On a similar note, as I have written in a post on motivation, the best way to ensure that people remain engaged in their work is to give them autonomy – i.e. empower them to make decisions pertaining to their work. This is true both in (permanent) organisations and projects. Many project managers are reluctant to delegate responsibility to team members – and here I mean proper delegation, where team members are given responsibility and decision rights over all issues that come up in their work. Granted, on some projects it may not be possible to delegate these rights entirely. Nevertheless, even in such cases it should still be possible to make decisions in a collaborative manner, with input from all affected parties.
In another post I pointed out that project management methodologies are sometime implemented wholesale, without any regard to their appropriateness for a particular project. This corresponds to an execution as efficiency approach where directions are followed without question. In contrast, an execution as learning approach is one in which processes are adopted and adapted as required. This is better because it uses only those processes that contribute to achieving a project’s objectives; anything more is recognised as bureaucratic overhead – good only for generating pointless documentation and wasting time. This applies to not only to project management processes, but also to processes used in the creation of deliverables. This bit of common sense can be codified into a “principle of minimal process” which may be stated as follows: one should not increase, beyond what is necessary, the number of processes to achieve a particular end. This principle is akin to the principle of parsimony or Occam’s Razor in the sciences. Furthermore, in an execution as efficiency approach, processes, once established, rarely change. However, a project’s environment is always subject to change. In response to this, execution as learning recommends that processes be continually reviewed and tweaked, or even overhauled, as needed. What works well today may not work so well tomorrow. Bottom line: process is good as long as it contributes to getting the project done, anything that doesn’t should be discarded or fixed (i.e. improved).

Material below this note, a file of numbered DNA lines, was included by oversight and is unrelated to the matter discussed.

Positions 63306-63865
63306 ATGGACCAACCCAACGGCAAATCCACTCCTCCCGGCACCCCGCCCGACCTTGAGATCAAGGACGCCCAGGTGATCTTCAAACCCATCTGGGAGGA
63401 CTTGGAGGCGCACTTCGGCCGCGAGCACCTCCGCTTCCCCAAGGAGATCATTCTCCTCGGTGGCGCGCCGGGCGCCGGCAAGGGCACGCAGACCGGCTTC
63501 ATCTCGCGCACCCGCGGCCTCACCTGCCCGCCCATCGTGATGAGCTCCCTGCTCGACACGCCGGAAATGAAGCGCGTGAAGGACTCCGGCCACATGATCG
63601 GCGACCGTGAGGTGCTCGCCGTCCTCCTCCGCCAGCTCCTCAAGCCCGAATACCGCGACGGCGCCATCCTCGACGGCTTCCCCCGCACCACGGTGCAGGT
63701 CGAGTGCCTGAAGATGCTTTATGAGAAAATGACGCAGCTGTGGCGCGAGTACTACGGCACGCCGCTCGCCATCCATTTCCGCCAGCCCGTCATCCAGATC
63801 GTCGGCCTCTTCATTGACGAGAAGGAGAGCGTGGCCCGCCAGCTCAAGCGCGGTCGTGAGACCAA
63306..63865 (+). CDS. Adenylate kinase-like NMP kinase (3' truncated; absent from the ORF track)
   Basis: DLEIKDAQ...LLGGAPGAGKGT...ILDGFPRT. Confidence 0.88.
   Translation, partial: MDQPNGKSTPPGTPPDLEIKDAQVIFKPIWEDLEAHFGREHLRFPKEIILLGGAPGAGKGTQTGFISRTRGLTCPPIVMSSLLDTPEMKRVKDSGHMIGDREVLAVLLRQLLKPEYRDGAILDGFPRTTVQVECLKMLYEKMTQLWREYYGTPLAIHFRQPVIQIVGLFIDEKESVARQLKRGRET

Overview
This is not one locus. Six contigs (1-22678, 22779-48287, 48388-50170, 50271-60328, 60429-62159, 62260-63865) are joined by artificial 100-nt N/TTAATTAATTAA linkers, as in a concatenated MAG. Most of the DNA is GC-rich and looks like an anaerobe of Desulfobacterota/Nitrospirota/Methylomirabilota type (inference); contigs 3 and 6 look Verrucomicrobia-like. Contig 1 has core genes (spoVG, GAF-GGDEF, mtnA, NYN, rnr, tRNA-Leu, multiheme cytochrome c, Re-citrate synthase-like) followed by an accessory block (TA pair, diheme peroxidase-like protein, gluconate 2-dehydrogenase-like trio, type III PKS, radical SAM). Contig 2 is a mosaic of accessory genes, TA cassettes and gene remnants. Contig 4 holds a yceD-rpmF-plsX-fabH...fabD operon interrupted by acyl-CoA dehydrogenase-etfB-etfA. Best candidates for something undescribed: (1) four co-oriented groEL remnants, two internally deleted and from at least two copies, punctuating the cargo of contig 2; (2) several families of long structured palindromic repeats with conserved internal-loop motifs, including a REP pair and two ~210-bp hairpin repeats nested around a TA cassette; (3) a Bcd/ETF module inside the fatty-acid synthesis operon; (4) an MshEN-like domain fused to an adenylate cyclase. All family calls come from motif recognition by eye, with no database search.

An execution as efficiency approach downplays the need for communication because it is assumed that all processes are already running as efficiently as they possibly can. Communication in these environments tends to be one-way: from top to bottom. In contrast, in learning-oriented environments communication is a two way process: those doing the work suggest process improvements to management and management, in turn, provides feedback. Two-way communication is therefore an important element of execution as learning in organisations. I’d argue this is especially the case for projects because – as all project managers know – change (in scope, timeline, budget or whatever) is inevitable.
To conclude: projects are organisations, albeit temporary ones. Therefore, principles and learnings from research on permanent organisations should be checked for potential applicability to project environments. With this in mind, it may be more productive to approach project execution with a learning mindset rather than a focus on efficiency. Of course, this is not new – proponents of agile techniques have long advocated such an approach; learning is at the heart of the the agile manifesto. That said, I’d love to hear what you think; I look forward to your comments.